Alternatives to Dynamic
There are a wide variety of techniques for supporting runtime software change. Some of the most popular techniques are listed below. It should be noted, however, that designers have traditionally sought alternatives to runtime change altogether. Several reasons account for this:
[GJB96] describe an approach to modeling changes at the statement- and procedure-level for a simple imperative programming language.
Many dynamic programming languages, such as Lisp, Smalltalk, and Haskel [PHL97] have supported runtime software change for decades.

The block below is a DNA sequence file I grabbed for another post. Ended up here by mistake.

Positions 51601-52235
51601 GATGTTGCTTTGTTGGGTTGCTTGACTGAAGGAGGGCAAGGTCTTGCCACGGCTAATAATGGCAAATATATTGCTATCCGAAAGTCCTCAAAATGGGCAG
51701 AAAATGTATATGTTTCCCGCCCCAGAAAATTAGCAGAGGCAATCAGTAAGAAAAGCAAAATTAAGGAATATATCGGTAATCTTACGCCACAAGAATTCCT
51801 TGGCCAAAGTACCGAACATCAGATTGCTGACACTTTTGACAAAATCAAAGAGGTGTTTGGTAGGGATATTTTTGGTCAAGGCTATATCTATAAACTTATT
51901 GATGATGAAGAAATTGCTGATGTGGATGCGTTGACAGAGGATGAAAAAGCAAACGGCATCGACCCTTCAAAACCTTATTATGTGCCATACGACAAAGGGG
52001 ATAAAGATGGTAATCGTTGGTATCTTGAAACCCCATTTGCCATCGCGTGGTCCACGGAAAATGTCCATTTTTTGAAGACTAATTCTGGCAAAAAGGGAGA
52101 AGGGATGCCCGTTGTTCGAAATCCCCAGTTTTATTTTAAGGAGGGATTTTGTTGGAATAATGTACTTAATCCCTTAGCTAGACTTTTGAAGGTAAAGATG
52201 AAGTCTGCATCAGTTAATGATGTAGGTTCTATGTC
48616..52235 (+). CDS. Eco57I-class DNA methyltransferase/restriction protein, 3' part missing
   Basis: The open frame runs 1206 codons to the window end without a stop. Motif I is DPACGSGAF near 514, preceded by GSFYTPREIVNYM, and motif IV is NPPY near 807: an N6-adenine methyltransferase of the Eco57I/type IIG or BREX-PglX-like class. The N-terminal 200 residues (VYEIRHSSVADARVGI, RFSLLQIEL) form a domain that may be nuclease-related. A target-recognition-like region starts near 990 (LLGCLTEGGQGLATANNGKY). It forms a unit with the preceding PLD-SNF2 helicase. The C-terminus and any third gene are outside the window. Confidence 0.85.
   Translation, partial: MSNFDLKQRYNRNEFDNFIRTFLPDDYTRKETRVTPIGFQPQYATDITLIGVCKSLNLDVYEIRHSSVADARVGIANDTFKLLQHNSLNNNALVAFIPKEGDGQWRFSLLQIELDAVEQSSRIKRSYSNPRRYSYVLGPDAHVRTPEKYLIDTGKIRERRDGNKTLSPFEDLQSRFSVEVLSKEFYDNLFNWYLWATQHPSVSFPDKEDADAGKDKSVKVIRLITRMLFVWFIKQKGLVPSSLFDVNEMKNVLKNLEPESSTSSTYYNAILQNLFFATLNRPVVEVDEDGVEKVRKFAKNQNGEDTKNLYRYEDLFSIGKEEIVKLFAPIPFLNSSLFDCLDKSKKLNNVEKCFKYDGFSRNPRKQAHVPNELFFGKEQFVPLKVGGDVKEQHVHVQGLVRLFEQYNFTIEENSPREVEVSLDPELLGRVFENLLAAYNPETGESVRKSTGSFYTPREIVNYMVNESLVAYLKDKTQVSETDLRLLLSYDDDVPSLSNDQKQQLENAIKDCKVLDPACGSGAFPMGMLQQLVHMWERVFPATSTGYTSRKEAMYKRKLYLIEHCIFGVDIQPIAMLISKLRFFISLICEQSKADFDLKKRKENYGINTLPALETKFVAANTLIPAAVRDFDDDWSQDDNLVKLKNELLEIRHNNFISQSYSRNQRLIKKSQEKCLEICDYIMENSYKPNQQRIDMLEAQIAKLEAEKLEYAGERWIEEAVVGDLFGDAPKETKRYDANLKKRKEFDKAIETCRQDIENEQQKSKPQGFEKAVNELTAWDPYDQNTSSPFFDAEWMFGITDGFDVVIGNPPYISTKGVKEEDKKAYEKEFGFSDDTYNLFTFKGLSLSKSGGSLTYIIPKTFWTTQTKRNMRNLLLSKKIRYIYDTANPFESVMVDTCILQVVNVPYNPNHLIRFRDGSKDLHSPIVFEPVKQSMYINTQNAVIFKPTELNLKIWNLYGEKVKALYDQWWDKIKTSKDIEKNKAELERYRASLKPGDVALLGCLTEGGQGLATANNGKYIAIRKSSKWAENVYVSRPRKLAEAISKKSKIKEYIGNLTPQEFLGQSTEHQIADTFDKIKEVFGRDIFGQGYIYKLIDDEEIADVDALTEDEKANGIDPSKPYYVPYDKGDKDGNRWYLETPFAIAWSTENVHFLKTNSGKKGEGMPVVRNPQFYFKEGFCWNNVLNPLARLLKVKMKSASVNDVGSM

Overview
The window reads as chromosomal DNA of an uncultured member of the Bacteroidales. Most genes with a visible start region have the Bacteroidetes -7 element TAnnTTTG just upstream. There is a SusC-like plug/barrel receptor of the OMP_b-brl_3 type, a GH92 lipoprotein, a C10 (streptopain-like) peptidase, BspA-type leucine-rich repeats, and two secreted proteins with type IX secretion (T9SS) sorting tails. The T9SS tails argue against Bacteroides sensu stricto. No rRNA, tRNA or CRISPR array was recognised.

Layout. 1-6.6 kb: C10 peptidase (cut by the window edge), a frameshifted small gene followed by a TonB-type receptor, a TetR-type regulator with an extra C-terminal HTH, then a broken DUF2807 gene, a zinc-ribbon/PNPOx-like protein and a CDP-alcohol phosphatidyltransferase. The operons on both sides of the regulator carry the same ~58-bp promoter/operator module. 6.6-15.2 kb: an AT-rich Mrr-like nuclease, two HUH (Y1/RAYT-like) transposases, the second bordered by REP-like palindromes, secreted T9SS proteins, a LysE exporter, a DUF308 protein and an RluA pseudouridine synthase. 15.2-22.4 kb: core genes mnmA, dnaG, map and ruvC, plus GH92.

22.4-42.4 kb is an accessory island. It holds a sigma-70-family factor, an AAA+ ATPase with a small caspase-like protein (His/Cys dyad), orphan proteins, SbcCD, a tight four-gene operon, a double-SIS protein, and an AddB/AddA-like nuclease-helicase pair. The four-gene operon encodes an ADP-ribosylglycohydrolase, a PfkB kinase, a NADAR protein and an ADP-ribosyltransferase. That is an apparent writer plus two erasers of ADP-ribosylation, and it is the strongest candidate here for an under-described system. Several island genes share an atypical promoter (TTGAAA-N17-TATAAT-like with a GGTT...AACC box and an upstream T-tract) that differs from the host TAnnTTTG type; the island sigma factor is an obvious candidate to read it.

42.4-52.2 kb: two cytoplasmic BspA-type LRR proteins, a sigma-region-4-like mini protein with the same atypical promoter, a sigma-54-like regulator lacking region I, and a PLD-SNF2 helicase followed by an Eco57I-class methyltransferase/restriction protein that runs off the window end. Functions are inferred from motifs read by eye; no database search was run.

Dynamic link libraries have been available in operating systems such as UNIX, Microsoft Windows, and the Apple Macintosh for some time. New approaches to dynamic linking [Fra97] hope to significantly reduce the runtime performance overhead associated with using such mechanisms.
CORBA [OMG96] and COM [Broc94] support the runtime locations, loading, and binding of software objects or components.
Also see the May 1997 special issue of Communications of the ACM.
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